So, I was just wondering, are there people that you can look to as role models? I think, honestly, Erin, you said Sean McBride, as you know, an active and engaged father, who is very open and speaks frequently of his, you know, daddy duties. Again, it's hilarious that I'm pointing to Sean as a role model, but he really is. I mean, that's part of his persona. Anna, do you have role models in terms of thinking about how to have that delicate balance in this idea of like you could have it all?

Dr. Anna Lee: Fortunately, I have so many peer mentors, and friends, and people in the field going back to residency, seeing my co-resident, Virginia Osborn, going through training, having 2—she had 2 kids during training, and then, you know, seeing even faculty here having children early in their mid-career, just being able to balance everything, and making sure that they really understand the policies of the institution so that they're taking what they can in terms of their leave and their benefits.

So, I think that they're showing me that we don't need to be apologetic about taking leave. We don't need to necessarily ask our colleagues or be apologetic to our colleagues or to our institution for taking leave because it's a part of our life, it's a part of our fabric, in terms of being able to have children and raise them. And if that's something that one wants in their personal life, I feel like it's something that is, obviously, going to affect both their careers, but the career will affect their personal life, and being able to achieve both of those is something that we can all strive to help each other.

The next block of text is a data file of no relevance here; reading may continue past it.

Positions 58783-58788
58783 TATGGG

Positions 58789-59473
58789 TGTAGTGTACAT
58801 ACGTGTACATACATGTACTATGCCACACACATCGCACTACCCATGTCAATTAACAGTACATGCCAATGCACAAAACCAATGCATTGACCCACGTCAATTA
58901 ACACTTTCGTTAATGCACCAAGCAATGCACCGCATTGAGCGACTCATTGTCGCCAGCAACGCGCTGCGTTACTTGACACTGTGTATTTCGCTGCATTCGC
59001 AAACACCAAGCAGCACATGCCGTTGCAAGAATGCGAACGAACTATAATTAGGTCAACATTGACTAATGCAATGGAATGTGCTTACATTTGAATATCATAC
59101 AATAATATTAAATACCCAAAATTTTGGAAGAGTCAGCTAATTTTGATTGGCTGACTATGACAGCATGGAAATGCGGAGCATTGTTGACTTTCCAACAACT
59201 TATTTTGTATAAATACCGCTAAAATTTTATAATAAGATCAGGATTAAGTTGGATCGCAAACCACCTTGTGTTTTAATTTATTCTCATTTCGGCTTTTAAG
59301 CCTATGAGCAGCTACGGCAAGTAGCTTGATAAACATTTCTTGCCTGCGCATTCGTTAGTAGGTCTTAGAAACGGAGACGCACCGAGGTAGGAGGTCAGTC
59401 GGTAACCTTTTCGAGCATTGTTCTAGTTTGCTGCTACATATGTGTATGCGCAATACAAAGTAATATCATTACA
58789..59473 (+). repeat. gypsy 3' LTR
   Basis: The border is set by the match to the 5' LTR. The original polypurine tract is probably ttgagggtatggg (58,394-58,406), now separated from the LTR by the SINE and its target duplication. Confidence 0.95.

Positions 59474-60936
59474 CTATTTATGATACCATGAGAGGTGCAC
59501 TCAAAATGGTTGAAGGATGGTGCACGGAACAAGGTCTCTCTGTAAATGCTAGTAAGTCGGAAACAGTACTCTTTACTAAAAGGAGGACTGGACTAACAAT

Dr. Fumiko Chino: Yeah, absolutely. And I think, honestly, it's great to have role models and people who are, you know, working to make the environment better in terms of gender equity. I think one of the most surprising findings from this study was that, actually, there was a minority of women who actually felt discrimination during pregnancy and maternity leave that actually came exclusively from other women.

Erin, do you have any comment on that? Is that reflective of anything that you've seen?

Dr. Erin Gillespie: Yeah. This issue of there is still ongoing challenges of the idea that women discriminate as much or more against women. When I look back on my own mentorship, I've actually had mostly strong male mentors, and they were as family-oriented and work-life balance. I mean, Jim Murphy, as a resident, and then Justin Bekelman, as a faculty member. They've always been very imperative that your personal life is a high priority and that you don't necessarily sacrifice that. And to do that, you have to be smart about the commitments that you make and how you balance these things.

But despite that, one of my mentors recently said, you know—and men can give great advice, and they can certainly advocate, and I think it's critical that they provide that. But one of my mentors recently said, "Ultimately, as you enter this new phase of being a mother, you need to find really close, strong, women mentors that have actually been through this because their experience is just not the same. As much as we can talk the talk, there is still a fundamental difference, and mentorship on both sides is critical."